Jon L. Breen
For thirty years Jon L. Breen has presided over "The Jury Box" column in Ellery Queen Mystery Magazine while also providing reviews for The Armchair Detective. Jon took over the role of EQMM mystery critic from John Dickson Carr in 1977, and while he relinquished his monthly column duties in 2011 he continues to offer up insightful reviews of new mystery fiction twice a year for EQMM. As a mystery writer himself, Jon has received the Mystery Writers of America’s Edgar Allan Poe Award twice, in 1982 and in 1985. He has written several novels and over 100 short stories (2), and has been a regular contributor to Mystery Scene and a frequent non-political contributor to The Weekly Standard.
EQMM has described Jon as "...a novelist, short-story writer, librarian, anthologist, and college English teacher" who has written The Jury Box for EQMM "...with integrity, insight, and style..."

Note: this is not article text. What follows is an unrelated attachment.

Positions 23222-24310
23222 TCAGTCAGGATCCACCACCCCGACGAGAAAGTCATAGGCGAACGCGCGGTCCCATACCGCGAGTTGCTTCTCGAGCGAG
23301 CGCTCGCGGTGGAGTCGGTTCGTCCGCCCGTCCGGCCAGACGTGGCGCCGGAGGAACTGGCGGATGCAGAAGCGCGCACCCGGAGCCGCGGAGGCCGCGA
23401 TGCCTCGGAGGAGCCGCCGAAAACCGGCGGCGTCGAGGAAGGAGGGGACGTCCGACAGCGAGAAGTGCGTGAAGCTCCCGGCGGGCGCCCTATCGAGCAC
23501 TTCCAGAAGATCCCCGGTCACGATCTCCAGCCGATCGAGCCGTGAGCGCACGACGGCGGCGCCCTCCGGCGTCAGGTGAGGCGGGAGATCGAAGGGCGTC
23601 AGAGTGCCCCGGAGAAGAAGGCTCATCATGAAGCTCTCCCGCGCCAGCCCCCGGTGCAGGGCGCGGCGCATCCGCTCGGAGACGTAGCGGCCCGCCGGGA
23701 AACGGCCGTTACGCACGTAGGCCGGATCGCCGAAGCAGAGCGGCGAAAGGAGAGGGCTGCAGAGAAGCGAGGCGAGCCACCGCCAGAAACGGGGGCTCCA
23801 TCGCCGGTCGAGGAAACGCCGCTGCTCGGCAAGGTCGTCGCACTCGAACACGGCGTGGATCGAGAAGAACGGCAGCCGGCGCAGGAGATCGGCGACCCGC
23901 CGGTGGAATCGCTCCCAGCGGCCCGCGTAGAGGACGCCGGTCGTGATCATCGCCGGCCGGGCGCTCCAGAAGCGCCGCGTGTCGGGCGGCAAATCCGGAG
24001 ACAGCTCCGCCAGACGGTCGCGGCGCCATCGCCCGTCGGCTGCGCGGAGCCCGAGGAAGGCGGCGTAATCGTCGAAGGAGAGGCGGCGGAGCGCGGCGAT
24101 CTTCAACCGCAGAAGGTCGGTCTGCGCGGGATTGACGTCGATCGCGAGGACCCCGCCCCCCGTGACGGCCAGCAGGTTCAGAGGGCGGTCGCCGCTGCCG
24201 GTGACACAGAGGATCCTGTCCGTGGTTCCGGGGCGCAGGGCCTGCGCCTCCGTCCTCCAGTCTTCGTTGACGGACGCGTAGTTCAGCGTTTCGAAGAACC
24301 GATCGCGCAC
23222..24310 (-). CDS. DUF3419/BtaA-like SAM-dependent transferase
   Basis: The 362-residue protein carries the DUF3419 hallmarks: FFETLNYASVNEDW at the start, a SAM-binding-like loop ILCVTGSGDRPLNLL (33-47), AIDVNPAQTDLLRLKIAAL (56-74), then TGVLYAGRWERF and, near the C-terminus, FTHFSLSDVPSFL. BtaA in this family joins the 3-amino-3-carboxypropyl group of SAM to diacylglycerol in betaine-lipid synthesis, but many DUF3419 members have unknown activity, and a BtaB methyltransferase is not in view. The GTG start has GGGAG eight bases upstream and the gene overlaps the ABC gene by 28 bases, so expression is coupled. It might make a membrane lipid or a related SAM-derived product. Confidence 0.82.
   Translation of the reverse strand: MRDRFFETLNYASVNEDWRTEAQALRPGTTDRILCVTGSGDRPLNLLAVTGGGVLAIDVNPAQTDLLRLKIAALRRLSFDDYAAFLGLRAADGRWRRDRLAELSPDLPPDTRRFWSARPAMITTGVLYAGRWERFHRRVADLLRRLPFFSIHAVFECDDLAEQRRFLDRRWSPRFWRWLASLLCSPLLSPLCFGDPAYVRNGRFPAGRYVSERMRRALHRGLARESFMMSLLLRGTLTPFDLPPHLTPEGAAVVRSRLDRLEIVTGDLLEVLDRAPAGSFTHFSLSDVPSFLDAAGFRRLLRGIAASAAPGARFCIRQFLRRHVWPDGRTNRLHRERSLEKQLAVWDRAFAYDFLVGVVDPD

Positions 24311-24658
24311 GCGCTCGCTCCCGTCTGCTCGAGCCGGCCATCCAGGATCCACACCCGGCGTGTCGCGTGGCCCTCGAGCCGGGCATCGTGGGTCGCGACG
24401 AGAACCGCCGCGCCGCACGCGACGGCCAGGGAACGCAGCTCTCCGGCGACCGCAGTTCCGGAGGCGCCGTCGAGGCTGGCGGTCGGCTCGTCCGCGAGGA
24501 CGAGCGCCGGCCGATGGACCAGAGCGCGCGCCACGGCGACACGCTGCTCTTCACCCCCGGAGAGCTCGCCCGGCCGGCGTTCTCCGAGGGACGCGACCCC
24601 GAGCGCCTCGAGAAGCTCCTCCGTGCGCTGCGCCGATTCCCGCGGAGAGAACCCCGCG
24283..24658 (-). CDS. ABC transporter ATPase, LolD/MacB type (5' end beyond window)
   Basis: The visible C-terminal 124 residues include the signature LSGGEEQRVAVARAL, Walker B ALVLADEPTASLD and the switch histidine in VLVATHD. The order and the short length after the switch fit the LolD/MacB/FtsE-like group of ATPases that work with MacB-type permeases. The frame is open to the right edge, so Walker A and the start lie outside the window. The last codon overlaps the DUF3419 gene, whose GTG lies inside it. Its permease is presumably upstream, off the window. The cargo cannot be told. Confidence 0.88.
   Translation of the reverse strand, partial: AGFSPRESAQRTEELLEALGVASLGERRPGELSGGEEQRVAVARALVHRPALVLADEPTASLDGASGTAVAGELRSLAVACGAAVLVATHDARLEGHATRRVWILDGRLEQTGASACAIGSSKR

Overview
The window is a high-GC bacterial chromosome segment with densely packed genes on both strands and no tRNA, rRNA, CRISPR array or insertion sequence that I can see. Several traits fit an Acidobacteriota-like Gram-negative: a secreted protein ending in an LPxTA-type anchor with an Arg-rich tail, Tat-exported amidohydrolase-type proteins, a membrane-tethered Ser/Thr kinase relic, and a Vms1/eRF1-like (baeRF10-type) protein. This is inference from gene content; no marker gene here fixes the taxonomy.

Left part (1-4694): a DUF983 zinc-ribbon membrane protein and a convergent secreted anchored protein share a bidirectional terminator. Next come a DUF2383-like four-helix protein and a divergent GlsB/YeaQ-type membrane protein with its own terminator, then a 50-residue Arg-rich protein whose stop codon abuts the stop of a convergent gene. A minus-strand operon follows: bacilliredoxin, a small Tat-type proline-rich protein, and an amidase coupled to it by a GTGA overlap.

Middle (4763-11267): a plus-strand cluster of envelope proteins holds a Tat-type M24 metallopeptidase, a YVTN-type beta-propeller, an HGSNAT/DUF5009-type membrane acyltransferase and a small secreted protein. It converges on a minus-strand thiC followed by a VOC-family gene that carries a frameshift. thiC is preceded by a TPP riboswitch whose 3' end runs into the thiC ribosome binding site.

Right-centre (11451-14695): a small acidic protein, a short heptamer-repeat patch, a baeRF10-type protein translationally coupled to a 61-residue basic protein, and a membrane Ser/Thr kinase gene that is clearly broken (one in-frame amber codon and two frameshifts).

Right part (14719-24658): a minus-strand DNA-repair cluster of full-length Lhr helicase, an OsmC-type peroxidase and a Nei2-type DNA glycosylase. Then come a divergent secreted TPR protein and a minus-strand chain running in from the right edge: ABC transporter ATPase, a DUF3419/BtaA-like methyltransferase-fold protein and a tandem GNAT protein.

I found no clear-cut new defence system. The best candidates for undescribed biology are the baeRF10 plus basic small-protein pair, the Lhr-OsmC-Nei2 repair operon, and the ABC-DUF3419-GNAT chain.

Jon Breen is a longtime devotee of the works of Ellery Queen. In his article “Ellery Queen,” which comprises one chapter of The Tragedy of Errors, Jon noted that “apart from writing some of the most ingeniously plotted detective novels of their time,” Dannay and Lee also “created one of the few Golden Age detective heroes who grew and developed from book to book.” This can be said of Jon’s works as well.
As Mike Grost (4) points out some of Jon’s earliest literary offerings were as a satirist and pastiche artist, mainly writing short spoofs of Golden Age detective writers. Notably, Jon has authored several renowned Queen pastiches and parodies, and has also written articles on the art of the pastiche. Jon has provided us with the following article, also reflecting on the growth of characters and the chronological problems presented in portraying Ellery in modern settings. And the icing on the cake is the re-publication, at the end of the article, of one of Jon’s Ellery Queen parodies, which is set in 1975, contemporaneous with the premiere of the NBC Ellery Queen series, and which echoes the theme of his essay perfectly!